West meets east

West meets east

Every port is looking for a slice of the Asian pie. East Coast ports are no different in this regard as they look with longing at the huge market and the high-value goods produced in the Asia-Pacific region.

China soon could become the largest trading partner of the U.S. Most of this fast-growing Asia-Pacific trade, for obvious reasons, moves to and from the West Coast, and it remains the dominant gateway for this market. But West Coast realities of congestion, capacity, labor and equipment uncertainty are increasing the opportunities for more all-water services to Asia from the East Coast and especially mid-Atlantic ports.

Those ports, including Savannah, Charleston, New York-New Jersey, Norfolk and Miami, have been courting all-water traffic. But the old Chinese proverb - "Be careful what you ask for" - could apply on the East Coast if services to Asia really take off. Atlantic ports are attracting more Asian cargo, but could become victims of their own success, even if all-water growth has slowed somewhat this year due to the lack of ships available on the charter market to expand all water services.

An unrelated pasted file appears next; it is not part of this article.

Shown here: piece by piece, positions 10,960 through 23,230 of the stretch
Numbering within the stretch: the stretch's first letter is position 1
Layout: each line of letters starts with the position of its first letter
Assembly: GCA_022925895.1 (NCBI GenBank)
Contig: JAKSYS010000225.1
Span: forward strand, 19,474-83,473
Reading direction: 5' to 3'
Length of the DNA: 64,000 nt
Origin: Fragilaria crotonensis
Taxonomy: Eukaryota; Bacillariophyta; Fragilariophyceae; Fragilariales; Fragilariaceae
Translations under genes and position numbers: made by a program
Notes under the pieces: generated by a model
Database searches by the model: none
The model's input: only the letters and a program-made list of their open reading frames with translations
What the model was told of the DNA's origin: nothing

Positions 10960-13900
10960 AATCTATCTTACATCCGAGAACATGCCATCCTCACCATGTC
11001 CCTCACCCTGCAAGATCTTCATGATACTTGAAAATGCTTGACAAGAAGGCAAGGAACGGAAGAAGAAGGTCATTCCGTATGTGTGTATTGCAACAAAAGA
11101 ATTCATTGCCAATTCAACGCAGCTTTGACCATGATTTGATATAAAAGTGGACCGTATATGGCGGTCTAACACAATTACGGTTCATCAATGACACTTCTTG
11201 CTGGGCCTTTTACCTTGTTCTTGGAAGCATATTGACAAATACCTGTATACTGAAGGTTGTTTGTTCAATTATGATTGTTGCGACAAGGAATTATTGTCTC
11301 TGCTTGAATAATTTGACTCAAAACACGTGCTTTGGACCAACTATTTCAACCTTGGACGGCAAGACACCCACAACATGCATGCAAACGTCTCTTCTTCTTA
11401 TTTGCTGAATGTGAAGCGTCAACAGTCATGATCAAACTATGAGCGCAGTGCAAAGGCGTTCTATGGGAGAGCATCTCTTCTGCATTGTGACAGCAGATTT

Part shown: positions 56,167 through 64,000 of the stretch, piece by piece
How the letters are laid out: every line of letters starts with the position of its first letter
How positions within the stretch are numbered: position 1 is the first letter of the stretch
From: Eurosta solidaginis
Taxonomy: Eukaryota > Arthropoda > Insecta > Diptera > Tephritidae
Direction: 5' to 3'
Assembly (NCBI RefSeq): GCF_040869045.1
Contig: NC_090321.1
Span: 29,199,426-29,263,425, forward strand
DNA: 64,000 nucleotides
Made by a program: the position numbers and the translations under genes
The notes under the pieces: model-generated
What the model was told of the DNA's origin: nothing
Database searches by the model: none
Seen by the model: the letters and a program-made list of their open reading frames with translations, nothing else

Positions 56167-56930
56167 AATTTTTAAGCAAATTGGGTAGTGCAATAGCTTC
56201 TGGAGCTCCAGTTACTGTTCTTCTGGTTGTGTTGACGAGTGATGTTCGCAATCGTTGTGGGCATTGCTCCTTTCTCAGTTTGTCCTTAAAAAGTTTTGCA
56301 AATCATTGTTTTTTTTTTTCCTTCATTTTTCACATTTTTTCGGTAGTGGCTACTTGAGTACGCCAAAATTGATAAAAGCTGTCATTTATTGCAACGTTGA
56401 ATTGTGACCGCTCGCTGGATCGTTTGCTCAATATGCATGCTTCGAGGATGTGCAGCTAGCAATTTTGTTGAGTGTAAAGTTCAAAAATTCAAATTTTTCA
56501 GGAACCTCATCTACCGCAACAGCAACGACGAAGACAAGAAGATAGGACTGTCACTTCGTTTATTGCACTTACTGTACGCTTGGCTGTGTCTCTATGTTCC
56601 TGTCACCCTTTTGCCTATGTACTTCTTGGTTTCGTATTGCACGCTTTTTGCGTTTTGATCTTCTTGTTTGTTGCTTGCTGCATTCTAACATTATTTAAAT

"U.S. East Coast ports have witnessed astonishing growth in the container trade over the last two years," said J. Robert Bray, executive director of the Virginia Port Authority. "As China has become the manufacturing center for U.S. consumer products, Asia has become the fastest-growing trade for East Coast ports. U.S. retailers have built enormous distribution centers near East Coast ports, and steamship lines have added all-water services transiting the Panama Canal.